Provide a set of generic set of custom fields which can be reused across multiple projects, teams and sites. Ensure these are well-documented! There will still be the odd occasion where unique custom fields are needed (and in these instances you’ll need to ensure your users are confident following your change management process). Generally though, we’d expect most of your fields can be reused time and time again.

Custom field management is important to maintain usability and order in both Data Center and Cloud instances. But it’s particularly important if you use Jira Data Center, as excessive custom fields can impact performance.

Cloud focus

Most of the action points during your Jira clean ups will apply to both Data Center and Cloud instances.

However, there are a couple of areas that you may need to pay more attention to if you use Jira Cloud, such as your resolutions and priorities. As these can’t be managed per project, these are more likely to spiral out of control if you don’t keep a tight reign on them.

You might also need to direct some focus on platform specific aspects, like team-managed projects in Cloud.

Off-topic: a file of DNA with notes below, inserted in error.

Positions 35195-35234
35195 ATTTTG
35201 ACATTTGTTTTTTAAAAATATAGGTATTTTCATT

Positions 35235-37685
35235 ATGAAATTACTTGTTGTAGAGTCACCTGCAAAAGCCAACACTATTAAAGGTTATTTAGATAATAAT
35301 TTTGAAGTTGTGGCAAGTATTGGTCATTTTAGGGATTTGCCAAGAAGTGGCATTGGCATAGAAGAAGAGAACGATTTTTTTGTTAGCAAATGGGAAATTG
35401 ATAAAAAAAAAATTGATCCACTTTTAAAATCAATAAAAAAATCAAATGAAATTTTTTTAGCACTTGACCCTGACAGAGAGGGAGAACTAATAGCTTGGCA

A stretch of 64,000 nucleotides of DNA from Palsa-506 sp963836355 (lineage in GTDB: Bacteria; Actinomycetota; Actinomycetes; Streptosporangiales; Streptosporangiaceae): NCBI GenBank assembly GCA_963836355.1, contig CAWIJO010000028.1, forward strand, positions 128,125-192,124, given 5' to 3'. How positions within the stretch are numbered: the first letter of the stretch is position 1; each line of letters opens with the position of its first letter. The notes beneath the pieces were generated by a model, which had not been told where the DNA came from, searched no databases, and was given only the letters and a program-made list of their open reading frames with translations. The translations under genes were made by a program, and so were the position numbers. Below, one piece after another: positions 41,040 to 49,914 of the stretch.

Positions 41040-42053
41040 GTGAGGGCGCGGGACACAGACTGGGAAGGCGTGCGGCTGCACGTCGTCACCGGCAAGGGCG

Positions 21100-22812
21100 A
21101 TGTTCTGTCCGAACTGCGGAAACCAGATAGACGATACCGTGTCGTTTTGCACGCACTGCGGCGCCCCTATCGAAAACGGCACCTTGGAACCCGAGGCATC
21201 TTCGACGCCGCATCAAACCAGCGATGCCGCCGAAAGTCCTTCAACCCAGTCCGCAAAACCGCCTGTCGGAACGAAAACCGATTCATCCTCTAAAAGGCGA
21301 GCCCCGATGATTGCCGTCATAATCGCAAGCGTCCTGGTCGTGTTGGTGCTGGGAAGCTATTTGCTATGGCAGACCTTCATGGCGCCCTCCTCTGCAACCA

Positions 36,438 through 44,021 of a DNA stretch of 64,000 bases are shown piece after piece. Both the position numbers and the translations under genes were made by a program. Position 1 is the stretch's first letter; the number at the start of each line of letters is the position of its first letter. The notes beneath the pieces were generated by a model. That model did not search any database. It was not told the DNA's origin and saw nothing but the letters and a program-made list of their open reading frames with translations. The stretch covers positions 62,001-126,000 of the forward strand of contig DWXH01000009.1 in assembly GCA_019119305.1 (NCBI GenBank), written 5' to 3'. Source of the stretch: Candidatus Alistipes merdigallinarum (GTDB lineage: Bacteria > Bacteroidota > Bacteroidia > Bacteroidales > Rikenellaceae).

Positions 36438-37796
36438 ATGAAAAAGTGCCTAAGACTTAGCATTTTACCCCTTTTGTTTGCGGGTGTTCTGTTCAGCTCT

Data Center annual clean up

Okay. Sleeves rolled up? Team armed with polish and dusters? Enough already of the spring cleaning jokes?

It’s time for your annual Jira clean up. Now, as we’ve touched on already, if this is your first big clean, it can look like a lot of work. But if you’re in the groove of your regular monthly and quarterly clean ups, it shouldn’t be as complex or intensive as you may expect.

Plus, if you used your quarterly clean up to prepare for this one, you should be in a pretty good place to get stuck in. Your stakeholders should also be prepared for the changes you may make.